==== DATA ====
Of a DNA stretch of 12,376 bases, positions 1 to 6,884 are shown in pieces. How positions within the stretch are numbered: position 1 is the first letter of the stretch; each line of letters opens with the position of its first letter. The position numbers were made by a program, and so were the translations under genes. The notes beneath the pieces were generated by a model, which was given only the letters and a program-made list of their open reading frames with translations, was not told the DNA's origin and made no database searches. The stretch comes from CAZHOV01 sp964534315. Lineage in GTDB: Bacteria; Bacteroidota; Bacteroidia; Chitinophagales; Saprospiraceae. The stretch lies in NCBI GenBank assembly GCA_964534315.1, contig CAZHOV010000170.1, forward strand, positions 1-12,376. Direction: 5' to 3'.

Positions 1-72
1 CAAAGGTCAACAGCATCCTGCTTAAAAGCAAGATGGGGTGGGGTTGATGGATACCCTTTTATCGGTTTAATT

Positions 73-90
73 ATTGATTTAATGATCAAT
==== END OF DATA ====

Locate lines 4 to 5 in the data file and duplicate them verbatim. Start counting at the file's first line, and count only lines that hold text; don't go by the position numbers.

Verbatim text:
Positions 73-90
73 ATTGATTTAATGATCAAT